Walking In Their Footsteps At A Former Japanese Internment Camp : NPR

Good long read about one family’s visit to a former internment camp:

The military-style camps were intentionally located in remote areas. Manzanar is about four hours north of Los Angeles by car and 3,800 to 4,200 feet above sea level. It is on U.S. Route 395, east of the Sierra Nevada and west of Death Valley. The nearest populated area is a tiny village six miles north named Independence. Before the trip, I debated whether I should go. The drive from Northern California is long, and my car is old. But I decided that I wanted to see Manzanar with my own eyes, so that my understanding of history might feel deeper through the experience of place.

Two reconstructed buildings stand in the former Manzanar War Relocation Center. Once, 10,046 people were imprisoned here.

Melissa Hung for NPR

What we saw was a flat desert with vegetation scrappy and close to the ground, stubborn trees here and there, tumbleweed bounding across the landscape, propelled by the wind. In the distance, Mount Williamson, majestic and snow-covered, looked like a painting.

“I hadn’t pictured it this beautiful,” I said.

“I imagine it must have felt ironic for the people living here,” Erin replied.

Manzanar opened on March 21, 1942, so the weather would have been similar to what we were experiencing on this sunny April day. I was wearing a sweatshirt and a vest. But here spring gives way to summers of up to 110 degrees and winters below freezing. In all seasons, the wind covers surfaces with sand and dust. Like the force of history, it is a constant that cannot be ignored.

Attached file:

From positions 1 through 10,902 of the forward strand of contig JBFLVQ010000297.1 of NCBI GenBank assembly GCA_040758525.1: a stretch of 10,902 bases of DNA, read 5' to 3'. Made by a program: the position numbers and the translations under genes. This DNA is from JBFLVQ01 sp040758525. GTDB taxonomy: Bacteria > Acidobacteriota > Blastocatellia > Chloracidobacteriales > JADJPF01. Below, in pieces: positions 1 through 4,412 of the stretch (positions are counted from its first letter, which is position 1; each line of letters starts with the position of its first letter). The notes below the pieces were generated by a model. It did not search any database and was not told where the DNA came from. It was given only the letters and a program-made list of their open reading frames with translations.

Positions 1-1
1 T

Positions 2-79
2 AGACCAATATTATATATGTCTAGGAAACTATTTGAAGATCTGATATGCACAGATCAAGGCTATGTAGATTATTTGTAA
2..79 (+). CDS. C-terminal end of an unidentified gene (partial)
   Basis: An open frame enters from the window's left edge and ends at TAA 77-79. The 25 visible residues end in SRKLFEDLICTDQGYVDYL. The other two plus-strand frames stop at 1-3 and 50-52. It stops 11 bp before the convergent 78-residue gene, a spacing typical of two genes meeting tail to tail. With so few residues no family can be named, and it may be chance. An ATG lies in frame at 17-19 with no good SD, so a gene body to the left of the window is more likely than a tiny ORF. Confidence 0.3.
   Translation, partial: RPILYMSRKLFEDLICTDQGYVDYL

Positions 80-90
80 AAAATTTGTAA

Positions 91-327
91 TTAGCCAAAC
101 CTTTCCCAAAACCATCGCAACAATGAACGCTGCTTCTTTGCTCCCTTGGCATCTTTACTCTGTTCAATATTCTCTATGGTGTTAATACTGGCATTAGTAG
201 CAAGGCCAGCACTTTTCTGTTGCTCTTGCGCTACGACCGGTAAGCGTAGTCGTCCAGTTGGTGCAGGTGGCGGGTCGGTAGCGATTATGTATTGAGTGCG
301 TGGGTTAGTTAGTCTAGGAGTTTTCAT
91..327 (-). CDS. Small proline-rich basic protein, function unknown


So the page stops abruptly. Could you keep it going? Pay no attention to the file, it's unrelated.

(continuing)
Our guide for the day was park ranger Mark Hachtmann. He dressed the way I imagined a park ranger would: a uniform of green pants, a matching green jacket with a U.S. National Park Service patch on the arm, and a brimmed hat. He led us through the few buildings in Block 14, which now serve as exhibits. After the war, most of the buildings at Manzanar were dismantled. After Manzanar became a historic site in 1992, buildings were recreated according to historical photographs. The two barracks in Block 14 were built in 2010.

From what had been rebuilt, we were to imagine the entirety of the camp. There were 36 blocks in all for Japanese Americans. Each block contained 20 buildings: 14 barracks, a mess hall, a recreation hall, a laundry facility, an ironing room, a women’s latrine, and a men’s latrine. Between 250 and 400 people lived in each block, the blocks separated by open areas to prevent fires from spreading, a real threat in this land of wind. The whole camp was just under one square mile.

The residents were resigned to being in the camp ¾ Shikata ga nai(nothing can be done) ¾ and tried to make life a little more normal and comfortable. They created sports teams, published a newspaper, and started a co-op store. I was impressed by their self-organizing and resilience, but also felt a lingering sadness, especially for the older adults who had built their businesses and professions in the face of discrimination, only to have almost everything taken away. Did they ever recover? As we walked from building to building, the boys picked up sticks and dug at the dirt. I wondered how much they understood and if they would remember any of this. They played, I imagined, as kids their ages had done when the camp was full of families.

While in use, the camp included a 250-bed hospital, a fire station, an orphanage for 101 children, and baseball fields. More than 10,000 people ¾ 6,000 adults and 4,000 children ¾ had lived here in a hastily built, temporary city of concrete blocks, wood, and tarpaper. The War Relocation Authority staff ¾ the camp director, police chief, fire chief, social workers, and others who were mostly white and often referred to as the “Caucasian staff” ¾ lived in other blocks with their families, in buildings with their own bathrooms, kitchens, and lawns.

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About Andrew
Andrew blogs and tweets public policy issues, particularly the relationship between the political and bureaucratic levels, citizenship and multiculturalism. His latest book, Policy Arrogance or Innocent Bias, recounts his experience as a senior public servant in this area.

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